Keshet is a national organization that works for LGBTQ equality in Jewish life. The organization equips Jewish leaders with tools to build LGBTQ-affirming communities, creates spaces for queer Jewish teens to feel valued and develop their own leadership skills, and mobilizes the Jewish community to fight for LGBTQ justice. Keshet’s blog spotlights this work, as well as the voices of LGBTQ Jews, our families, and allies.
When I realized I was trans.
When I realized I was trans enough.
When I learned there’s no one way to be trans.
When I learned I wasn’t the only one.
When I think about being trans.
When my friend Suzanne called me handsome before I even knew that was an affirmation I needed to hear.
When I woke up from Top Surgery smiling surrounded by my mom and best friend, Dolce.
When I look down and see a flat chest.
When I told my family and friends my name is Dubbs and they said okay!
When I told my family, friends, and colleagues my pronouns are they/them and they said okay!
When my family, friends, and colleagues get my pronouns right and I can breathe just a little easier.
When my cis family members, friends, and colleagues add their pronouns to their Zoom names, bios, email signatures, and beyond — it makes me feel seen, held, and safe.
When my cis family members, friends, and colleagues intervene during harm on my behalf — it makes me feel seen, held, and safe.
When my friend Joanna asked me if I wanted to be in the trans masc picture before I even knew that was an affirmation I needed to hear or a place I needed to be.
When I started testosterone even though it scared the shit out of me.
When my friend Caroline is just as obsessed with my new, luscious leg hair as I am.
When that leg hair dances in the wind and sunlight.
When I am delighted by my voice dropping.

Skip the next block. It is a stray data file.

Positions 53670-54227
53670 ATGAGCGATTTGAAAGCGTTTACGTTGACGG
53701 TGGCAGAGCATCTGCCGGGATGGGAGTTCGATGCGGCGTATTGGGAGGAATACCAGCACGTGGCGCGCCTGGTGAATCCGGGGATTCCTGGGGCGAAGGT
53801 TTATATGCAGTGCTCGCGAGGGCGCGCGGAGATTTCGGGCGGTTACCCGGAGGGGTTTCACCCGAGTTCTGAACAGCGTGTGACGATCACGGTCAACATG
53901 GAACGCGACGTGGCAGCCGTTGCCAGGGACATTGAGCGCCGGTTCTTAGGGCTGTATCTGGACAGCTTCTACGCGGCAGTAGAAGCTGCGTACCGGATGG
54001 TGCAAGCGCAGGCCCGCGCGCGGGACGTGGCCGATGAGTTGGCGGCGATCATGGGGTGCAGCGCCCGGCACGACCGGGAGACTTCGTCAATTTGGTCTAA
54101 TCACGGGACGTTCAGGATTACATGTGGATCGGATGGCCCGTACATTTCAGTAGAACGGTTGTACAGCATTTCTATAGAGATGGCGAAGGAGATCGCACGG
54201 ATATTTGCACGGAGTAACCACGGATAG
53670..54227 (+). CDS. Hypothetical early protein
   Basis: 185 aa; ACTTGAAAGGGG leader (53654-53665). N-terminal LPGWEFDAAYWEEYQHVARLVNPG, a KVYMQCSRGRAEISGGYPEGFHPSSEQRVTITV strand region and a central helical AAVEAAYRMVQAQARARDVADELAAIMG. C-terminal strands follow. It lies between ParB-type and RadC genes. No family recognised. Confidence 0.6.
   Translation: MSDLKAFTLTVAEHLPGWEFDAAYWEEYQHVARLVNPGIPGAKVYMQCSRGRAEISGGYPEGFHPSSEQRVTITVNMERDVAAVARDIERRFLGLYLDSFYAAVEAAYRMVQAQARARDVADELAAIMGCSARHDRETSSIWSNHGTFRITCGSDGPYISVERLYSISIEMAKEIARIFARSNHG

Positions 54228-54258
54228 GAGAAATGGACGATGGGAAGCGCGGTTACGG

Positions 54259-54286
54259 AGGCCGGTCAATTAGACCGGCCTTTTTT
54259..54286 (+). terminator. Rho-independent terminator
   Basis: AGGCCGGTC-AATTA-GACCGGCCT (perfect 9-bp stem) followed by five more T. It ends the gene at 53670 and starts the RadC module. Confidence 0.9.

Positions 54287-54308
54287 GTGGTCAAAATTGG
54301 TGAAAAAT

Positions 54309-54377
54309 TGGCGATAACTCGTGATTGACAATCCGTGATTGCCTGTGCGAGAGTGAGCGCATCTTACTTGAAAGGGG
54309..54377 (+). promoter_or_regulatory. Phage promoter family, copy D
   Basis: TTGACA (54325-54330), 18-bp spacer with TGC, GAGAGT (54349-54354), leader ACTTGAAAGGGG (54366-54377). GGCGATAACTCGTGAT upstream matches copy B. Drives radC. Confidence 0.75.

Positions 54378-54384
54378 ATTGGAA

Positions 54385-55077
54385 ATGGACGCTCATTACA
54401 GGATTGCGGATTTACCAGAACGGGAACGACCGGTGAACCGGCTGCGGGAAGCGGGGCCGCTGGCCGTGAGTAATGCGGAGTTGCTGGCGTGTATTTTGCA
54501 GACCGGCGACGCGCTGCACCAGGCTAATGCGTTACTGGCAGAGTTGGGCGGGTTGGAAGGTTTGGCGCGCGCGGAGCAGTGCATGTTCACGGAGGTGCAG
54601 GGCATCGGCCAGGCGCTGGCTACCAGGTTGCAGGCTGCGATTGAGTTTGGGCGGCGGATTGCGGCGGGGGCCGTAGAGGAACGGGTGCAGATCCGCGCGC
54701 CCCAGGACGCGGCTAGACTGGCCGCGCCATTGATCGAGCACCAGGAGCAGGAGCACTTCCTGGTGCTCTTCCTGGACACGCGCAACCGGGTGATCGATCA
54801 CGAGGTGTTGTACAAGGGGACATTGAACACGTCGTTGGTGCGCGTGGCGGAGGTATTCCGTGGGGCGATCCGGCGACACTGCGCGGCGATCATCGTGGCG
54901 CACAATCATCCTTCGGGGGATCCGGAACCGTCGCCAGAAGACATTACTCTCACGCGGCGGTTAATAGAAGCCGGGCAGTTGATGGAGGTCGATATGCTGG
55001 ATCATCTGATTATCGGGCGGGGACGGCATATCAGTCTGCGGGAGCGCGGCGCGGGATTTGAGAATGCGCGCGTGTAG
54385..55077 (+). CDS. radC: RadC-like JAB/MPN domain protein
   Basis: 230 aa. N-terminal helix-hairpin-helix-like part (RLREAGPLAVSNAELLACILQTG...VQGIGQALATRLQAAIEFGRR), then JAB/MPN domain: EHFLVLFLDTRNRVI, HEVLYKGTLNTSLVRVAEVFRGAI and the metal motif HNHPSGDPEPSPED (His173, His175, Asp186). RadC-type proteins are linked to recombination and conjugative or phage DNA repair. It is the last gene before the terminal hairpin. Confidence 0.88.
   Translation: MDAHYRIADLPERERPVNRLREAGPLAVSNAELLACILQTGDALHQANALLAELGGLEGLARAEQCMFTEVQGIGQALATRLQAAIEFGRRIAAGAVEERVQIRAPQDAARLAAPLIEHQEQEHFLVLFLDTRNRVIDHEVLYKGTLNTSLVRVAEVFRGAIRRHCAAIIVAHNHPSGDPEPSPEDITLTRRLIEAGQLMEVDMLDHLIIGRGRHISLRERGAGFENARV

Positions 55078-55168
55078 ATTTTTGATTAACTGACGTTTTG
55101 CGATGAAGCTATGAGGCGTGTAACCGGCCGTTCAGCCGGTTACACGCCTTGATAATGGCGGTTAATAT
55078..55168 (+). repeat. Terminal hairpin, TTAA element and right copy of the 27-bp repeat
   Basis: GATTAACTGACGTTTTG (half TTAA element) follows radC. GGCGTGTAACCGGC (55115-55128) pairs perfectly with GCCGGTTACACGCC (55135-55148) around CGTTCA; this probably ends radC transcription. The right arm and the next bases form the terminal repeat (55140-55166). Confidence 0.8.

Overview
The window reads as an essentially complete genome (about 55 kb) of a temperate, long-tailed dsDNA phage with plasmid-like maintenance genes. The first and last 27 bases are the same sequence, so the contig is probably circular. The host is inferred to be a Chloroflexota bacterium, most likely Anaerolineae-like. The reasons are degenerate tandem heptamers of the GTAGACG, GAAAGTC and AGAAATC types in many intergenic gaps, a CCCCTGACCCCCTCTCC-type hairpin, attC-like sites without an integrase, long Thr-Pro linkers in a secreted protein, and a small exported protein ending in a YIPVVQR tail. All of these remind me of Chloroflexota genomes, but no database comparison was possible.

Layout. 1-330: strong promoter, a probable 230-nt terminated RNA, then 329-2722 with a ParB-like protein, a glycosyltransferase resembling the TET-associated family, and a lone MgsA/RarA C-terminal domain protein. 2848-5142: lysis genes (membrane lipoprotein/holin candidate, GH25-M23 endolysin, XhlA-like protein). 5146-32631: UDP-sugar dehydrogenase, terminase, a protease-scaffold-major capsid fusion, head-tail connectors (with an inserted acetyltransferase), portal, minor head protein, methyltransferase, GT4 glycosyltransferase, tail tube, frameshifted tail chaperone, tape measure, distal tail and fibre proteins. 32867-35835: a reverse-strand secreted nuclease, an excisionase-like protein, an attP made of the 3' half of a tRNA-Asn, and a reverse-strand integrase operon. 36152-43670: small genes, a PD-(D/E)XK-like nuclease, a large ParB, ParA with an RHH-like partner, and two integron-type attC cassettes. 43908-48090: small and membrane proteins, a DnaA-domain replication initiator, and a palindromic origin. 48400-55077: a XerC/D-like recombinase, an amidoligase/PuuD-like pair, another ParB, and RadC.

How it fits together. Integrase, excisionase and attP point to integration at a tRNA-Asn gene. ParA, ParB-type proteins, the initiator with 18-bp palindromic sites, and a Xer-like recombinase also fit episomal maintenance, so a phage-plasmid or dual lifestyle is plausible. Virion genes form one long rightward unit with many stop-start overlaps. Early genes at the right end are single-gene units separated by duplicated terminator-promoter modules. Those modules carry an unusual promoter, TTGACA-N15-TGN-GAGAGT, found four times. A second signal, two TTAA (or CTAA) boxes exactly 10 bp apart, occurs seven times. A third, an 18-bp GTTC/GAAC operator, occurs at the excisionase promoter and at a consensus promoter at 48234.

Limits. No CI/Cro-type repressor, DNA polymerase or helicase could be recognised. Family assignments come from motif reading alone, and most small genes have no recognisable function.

When my friends are delighted by my voice dropping.
When Zoom has a filter to add facial hair and I’ve never felt more exhilarated by something that once scared the shit out of me.
When I see my own new whiskers sprouting.
When I’m in spaces that recognize and celebrate transness.
When becoming more and more visible to myself makes space and creates possibilities for others to do the same.
When I see other people living their truths.
When I live my truth.
When I remember that my trans joy is different yet deeply connected to yours.
When I talk and finally hear myself.
When I look in the mirror and I finally see myself.
Transgender Day of Visibility (TDOV) on March 31 is an annual celebration of the joys of being trans and an occasion to honor the accomplishments and victories of transgender & gender non-conforming people. It is also an occasion to raise awareness of the work we all must do to build a safer and more affirming world for transgender & gender non-conforming people. Visit the Resource Library at Keshet’s website for TDOV resources as well as resources for supporting transgender and nonbinary individuals.
Dubbs Weinblatt (they/them/theirs) is Keshet’s Associate Director of Education and Training for Metro New York. They are also the founder and executive producer of “Thank You For Coming Out,” a queer improv show and podcast, and co-founder and executive producer of the LGBTQ arts organization Craft Your Truth.